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'Ticket to Hell' Is Cheap, Popular and Risky for Kenyan Commuters

Africa: Nairobi's flamboyant minibus taxis are prone to deadly accidents, but reformers find it's tough to tackle an urban institution.


NAIROBI, Kenya — Operators of Kenya's garishly painted minibus taxis seem to revel in their lawlessness, unabashedly inviting passengers to board vehicles emblazoned with names such as "The Terrorist," "Highway Massacre" and "The Ticket to Hell."

Each year, accidents involving the largely unregulated taxis, known as matatus, kill hundreds of passengers--far more than the marauding bandits who roam parts of this East African nation.

With their earthquake music and graffiti art, matatus are reigned over by fearless crews of at least three young men, many of whom hang out of the careening vehicles to solicit passengers. Several times a day, the drivers cough up bribes to police officers who pull them over for cramming more than 25 people in minivans designed to carry no more than seven.

But the dreaded matatu--which one prominent guidebook describes as Kenya's contribution to the world--may be about to get a makeover.

Taxi owners, who have to battle cartels that control the matatu trade, are pressuring authorities to enact a code of conduct that they say will finally bring civility to their rough-and-tumble business.

The proposed rules of the matatu owners are telling: They would prevent drivers from chewing khat, smoking marijuana or indulging in other drugs while on duty. Operators would have to possess driver's licenses and not be "morally decadent."

Loud music and most graffiti art would be outlawed. Touts--brash conductors who solicit passengers--would be required to wear uniforms. Matatus would sport strips of cautionary orange painted over their original colors.

Many Kenyans believe that the campaign to rescue the country from what is known here as "matatu madness" is destined to fail.

"Asking a matatu driver to display good manners is like pleading with a lion to stop hunting for meat," said George Mvudi, who drives a matatu with the name Oprah emblazoned on the windshield. "It's a jungle out there, and if you don't follow rules of the jungle, you don't survive."

"Let the people of Nairobi have a song and a bit of color," said Mutuma Mathiu, a columnist for the Daily Nation newspaper. "Life is hard as it is without adding mousy matatus and touts in smocks."

Matatu counterculture, Mathiu said, is a porthole into the chaotic soul of Nairobi, the Kenyan capital.

"The matatu man epitomizes the impatient, aggressive, virile and energetic qualities of our city," he said. "The up-yours literature and art on the matatu ... is the language of a polluted, poor and unplanned city."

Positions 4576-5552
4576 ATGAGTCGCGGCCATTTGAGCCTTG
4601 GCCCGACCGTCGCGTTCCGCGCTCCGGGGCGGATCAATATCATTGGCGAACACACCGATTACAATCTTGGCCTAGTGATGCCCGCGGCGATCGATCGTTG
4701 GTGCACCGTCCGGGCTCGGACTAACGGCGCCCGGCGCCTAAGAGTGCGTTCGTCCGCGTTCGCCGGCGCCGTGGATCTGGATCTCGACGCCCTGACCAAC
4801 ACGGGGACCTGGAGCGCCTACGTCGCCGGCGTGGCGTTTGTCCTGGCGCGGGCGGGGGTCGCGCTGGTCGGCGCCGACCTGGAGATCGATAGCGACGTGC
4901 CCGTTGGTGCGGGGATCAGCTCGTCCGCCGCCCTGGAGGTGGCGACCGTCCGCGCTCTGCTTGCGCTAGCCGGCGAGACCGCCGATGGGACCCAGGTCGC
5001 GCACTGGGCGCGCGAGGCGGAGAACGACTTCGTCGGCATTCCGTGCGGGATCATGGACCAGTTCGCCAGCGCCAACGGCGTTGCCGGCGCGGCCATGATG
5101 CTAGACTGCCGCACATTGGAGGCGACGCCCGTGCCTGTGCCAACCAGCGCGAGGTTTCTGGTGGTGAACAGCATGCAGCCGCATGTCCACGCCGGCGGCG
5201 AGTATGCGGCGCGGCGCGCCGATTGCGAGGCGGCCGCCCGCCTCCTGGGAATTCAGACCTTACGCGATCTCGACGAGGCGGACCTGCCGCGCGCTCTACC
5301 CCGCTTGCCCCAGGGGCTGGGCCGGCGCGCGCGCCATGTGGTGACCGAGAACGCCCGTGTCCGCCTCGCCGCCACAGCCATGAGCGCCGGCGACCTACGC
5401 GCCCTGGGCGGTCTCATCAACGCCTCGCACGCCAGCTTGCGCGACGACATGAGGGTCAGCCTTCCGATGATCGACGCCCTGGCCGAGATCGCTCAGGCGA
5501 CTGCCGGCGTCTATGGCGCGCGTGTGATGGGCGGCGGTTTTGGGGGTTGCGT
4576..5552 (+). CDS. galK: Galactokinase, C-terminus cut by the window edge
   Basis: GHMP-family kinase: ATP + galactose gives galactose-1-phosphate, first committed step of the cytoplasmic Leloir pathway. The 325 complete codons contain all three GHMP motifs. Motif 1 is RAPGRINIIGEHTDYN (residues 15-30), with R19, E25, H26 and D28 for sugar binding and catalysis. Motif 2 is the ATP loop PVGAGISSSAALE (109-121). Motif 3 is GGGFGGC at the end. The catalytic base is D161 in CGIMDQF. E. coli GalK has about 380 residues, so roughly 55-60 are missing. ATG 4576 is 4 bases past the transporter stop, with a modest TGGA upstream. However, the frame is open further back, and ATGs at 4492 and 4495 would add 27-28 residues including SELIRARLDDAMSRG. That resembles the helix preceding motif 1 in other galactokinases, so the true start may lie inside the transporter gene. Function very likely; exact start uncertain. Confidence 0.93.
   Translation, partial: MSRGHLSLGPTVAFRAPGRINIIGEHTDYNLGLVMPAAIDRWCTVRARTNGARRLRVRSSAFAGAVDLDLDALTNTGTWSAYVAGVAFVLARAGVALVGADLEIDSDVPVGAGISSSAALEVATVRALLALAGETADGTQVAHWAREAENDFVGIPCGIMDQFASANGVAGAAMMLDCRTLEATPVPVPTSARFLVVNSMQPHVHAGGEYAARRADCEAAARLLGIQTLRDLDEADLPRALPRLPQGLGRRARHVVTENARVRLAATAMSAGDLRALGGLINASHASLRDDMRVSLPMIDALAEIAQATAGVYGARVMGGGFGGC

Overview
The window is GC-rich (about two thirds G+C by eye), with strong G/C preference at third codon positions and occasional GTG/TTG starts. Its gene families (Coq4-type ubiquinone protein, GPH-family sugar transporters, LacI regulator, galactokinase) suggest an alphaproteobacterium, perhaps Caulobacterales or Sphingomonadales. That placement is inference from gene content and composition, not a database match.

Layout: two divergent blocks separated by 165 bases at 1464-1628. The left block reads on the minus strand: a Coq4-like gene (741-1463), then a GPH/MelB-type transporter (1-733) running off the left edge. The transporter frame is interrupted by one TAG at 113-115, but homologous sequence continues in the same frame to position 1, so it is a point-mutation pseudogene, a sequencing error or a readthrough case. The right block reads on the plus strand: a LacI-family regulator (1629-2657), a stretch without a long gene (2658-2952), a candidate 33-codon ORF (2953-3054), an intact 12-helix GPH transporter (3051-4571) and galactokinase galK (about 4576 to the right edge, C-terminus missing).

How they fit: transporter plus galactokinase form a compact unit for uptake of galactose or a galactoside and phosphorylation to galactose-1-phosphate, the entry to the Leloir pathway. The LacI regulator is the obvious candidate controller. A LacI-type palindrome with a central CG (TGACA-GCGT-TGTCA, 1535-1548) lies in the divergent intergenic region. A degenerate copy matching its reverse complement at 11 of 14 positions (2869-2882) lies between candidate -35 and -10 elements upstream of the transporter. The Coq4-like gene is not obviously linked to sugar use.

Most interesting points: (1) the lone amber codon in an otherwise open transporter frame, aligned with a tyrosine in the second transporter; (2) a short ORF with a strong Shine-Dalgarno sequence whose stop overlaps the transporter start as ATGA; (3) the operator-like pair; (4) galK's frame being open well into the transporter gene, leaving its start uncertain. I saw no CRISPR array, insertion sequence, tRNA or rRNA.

The history of the matatu dates to Kenya's 1963 independence from Britain, when young entrepreneurs bought used military vehicles to ferry people from the suburbs to jobs in the city. Riders paid tatu--the Swahili word for three--cents. (Rides in Nairobi now cost about 15 to 40 cents, depending on the distance.)

As workers flocked to Nairobi, matatus became wildly popular, providing a cheaper alternative to Kenya's inefficient bus service.

The matatus began reflecting the hobbies, personal fantasies and dreams of their drivers and touts. Today, matatus are likely to bear the names of hip-hop artists--Snoop Doggy Dogg, P. Diddy, Ice T--or sports idols such as Marion Jones, Mike Tyson and Kobe Bryant.

Other drivers simply try to cash in on hot news topics. John Okana, 29, named his Nissan matatu Monica Lewinsky after the revelation that she was romantically involved with former President Clinton.

"I love her toughness and her abilities to stand things," Okana said. "Plus, it has given me an upper hand on women [passengers], who love riding this vehicle."

Driver Stephen Macharia found that naming his matatu Oprah--"I just fell in love with her, her beauty, her show"--meant more riders. Several copycats have since splashed the name of the talk-show host on their matatus.

Names aren't the only way that crews compete. Matatus are mobile discos, pumping out the latest hip-hop, lingala (Congolese pop) and reggae dance-hall tunes at an ear-shattering 200 decibels.

A doctor at Kenyatta National Hospital here said many passengers have suffered "mental disturbance, stress, dizziness and vertigo" after being bombarded with the loud music.

A common rule for matatu operators is that there is always room for one more. Because some passengers have to sit on others' laps, women are frequently groped. Many riders tumble out of the barely stopped vehicles, their wallets, cell phones and other valuables in the possession of pickpockets.

It doesn't help that matatu crews are often sleep-deprived teenagers who use their meager wages to buy booze, marijuana and shoots of khat, a mild stimulant.

Police say horrific matatu crashes account for most of the 3,000 Kenyans who die in road accidents each year. According to media reports, Kenya has the highest vehicular fatality rate in the world.

Last year, 23 people were killed and 35 injured when their speeding, 25-seat matatu plunged into a river south of Nairobi.

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